2. Copy and paste the above JSON into a file named Customer.txt in the data directory.
3. Post the class description as follows:
curl -X POST -H "Content-Type:application/json,Accept:application/json" -d @Customer.txt localhost:8185/v1/schema
The response provides the class number and URI of the new class, for example:
{
  "classNumbers": [
    "1000000"
  ],
  "uris": [
    "/v1/schema/1000000"
  ]
}
Creating Objects
Now that the Customer class description is available, you can create objects of that class. If you omit attributes when creating an instance, default values are used.
Recall that when using curl on the command line, you need to surround request bodies with single quotes (Linux) or double quotes (Windows), and you must escape double quotes inside the body with backslashes.
To create Customer objects:
1. Use a POST request that includes only the name of the class in the body:
curl -X POST -H "Content-Type:application/json,Accept:application/json" -d "{\"class\":\"FleetData.Customer\"}" localhost:8185/v1/object
The OID for the new object is included in the response:
{
  "__identifier__":"3-3-1-4",
  "uri":"/v1/object/3-3-1-4"
}
2. Access the representation of the new object by providing its OID in a GET request, for example:
curl -X GET --header "Accept:application/json" localhost:8185/v1/object/3-3-1-4
Note the default values supplied for the attributes in the response:
{
  "__class__": "FleetData.Customer",
  "__identifier__": "3-3-1-4",
  "rewardPoints": "0",
  "firstName": null,
  "lastName": null
}
Note that the GET output displays the OID of the object as the value of the label __identifier__.
3. Create a new object and supply values for the firstName and lastName attributes this time:
curl -X POST -H "Content-Type:application/json,Accept:application/json" -d "{\"class\":\"FleetData.Customer\",\"attributes\":{\"lastName\":\"Suarez\",\"firstName\":\"Mike\"}}" localhost:8185/v1/object
Note the OID for the new object.
4. Access the representation of the new object, for example:
curl -X GET --header "Accept:application/json" localhost:8185/v1/object/3-3-1-5
Note the values you supplied for the attributes:
{
  "__class__": "FleetData.Customer",
  "__identifier__": "3-3-1-5",
  "rewardPoints": "0",
  "firstName": "Mike",
  "lastName": "Suarez"
}
Querying for Objects
You can query for objects using the Declarative Objectivity (DO) Language. DO is a database language that supports queries, updates, and data ingest. You will be using the query functionality in this section.
You can query for all objects of a given class or you can narrow your search based on attribute values.
To query for objects created in the previous exercise:
1. Use the query resource to find all Customer objects:
curl -X POST -H "Content-Type:application/json,Accept:application/json" -d "{\"query\":\"FROM FleetData.Customer RETURN *;\",\"language\": \"do\"}" localhost:8185/v1/query
The response is a JSON array of the two found objects.
[
  {
    "__class__": "FleetData.Customer",
    "__identifier__": "3-3-1-4",
    "rewardPoints": "0",
    "firstName": null
    "lastName": null,
  },
  {
    "__class__": "FleetData.Customer",
    "__identifier__": "3-3-1-5",
    "rewardPoints": "0",
    "firstName": "Mike"
    "lastName": "Suarez",
  }
]
Note that the query output displays the OID of each found object as the value of the label __identifier__.
2. To query for only the customer whose first name is Mike:
curl -X POST -H "Content-Type:application/json,Accept:application/json" -d "{\"query\":\"FROM FleetData.Customer WHERE firstName='Mike' RETURN *;\",\"language\": \"do\"}" localhost:8185/v1/query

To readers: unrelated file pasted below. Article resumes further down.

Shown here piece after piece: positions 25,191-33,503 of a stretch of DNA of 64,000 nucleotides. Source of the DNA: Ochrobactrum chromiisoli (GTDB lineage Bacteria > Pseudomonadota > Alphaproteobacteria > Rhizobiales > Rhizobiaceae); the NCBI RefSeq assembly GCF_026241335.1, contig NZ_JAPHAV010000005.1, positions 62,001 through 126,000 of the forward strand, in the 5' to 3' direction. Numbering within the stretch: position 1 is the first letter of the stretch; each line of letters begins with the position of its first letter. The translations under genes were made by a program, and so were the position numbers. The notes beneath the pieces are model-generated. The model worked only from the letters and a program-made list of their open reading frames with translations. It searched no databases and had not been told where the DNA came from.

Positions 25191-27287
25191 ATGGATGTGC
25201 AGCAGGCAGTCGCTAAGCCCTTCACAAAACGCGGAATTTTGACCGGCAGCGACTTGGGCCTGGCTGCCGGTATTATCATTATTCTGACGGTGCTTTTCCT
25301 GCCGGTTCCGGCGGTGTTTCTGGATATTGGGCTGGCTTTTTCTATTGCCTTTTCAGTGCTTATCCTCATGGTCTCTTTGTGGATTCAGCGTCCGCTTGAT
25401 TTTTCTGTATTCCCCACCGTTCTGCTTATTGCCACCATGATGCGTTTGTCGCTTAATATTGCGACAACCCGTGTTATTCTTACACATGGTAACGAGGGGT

The response shows that one object is found, for example:
[
  {
    "__class__": "FleetData.Customer",
    "__identifier__": "3-3-1-5",
    "rewardPoints": "0",
    "firstName": "Mike",
    "lastName": "Suarez"
  }
]
3. Make a note of the OID (3-3-1-5) for the customer named Mike for use in the next exercise.
For more information about queries, see POST /v1/query.
For more information about the DO language, see Declarative Objectivity (DO) Language.
Modifying Objects
You can modify existing objects using a PUT operation. With a PUT operation, you provide one or more new values for attributes in the request body. You should omit attributes that are to remain unchanged to avoid the unnecessary overhead of overwriting a value with the same value.
To modify a Customer object and confirm your change:
1. Provide a new value for the firstName attribute of the Customer object returned by the query above. To specify the object, you use the OID returned by the query.
For example:
curl -X PUT -H "Content-Type:application/json,Accept:application/json" -d "{\"class\":\"FleetData.Customer\",\"attributes\":{\"firstName\":\"Michael\"}}" localhost:8185/v1/object/3-3-1-5
The value of the firstName attribute is changed from Mike to Michael.
2. Perform a query to confirm your change:
curl -X POST -H "Content-Type:application/json,Accept:application/json" -d "{\"query\":\"FROM FleetData.Customer WHERE firstName='Michael' RETURN *;\",\"language\": \"do\"}" localhost:8185/v1/query
The response indicates a single Customer named Michael is found. For example:
[
  {
    "__class__": "FleetData.Customer",
    "__identifier__": "3-3-1-5",
    "rewardPoints": "0",
    "firstName": "Michael",
    "lastName": "Suarez"
  }
]
Deleting Objects
To delete an existing object:
Provide the identifier of the object to delete as the end of the URI. For example:
curl -X DELETE -H "Accept:application/json" localhost:8185/v1/object/3-3-1-5
Next Steps
In the next exercise you will learn about creating objects that have relationships (references) to other objects. To do this, you will first update your federated database to include the complete schema from the sample rental fleet example. You will then add various objects to the federated database using a transaction resource that supports batch processing for REST requests. Finally, you will update the objects to provide the relationships between them.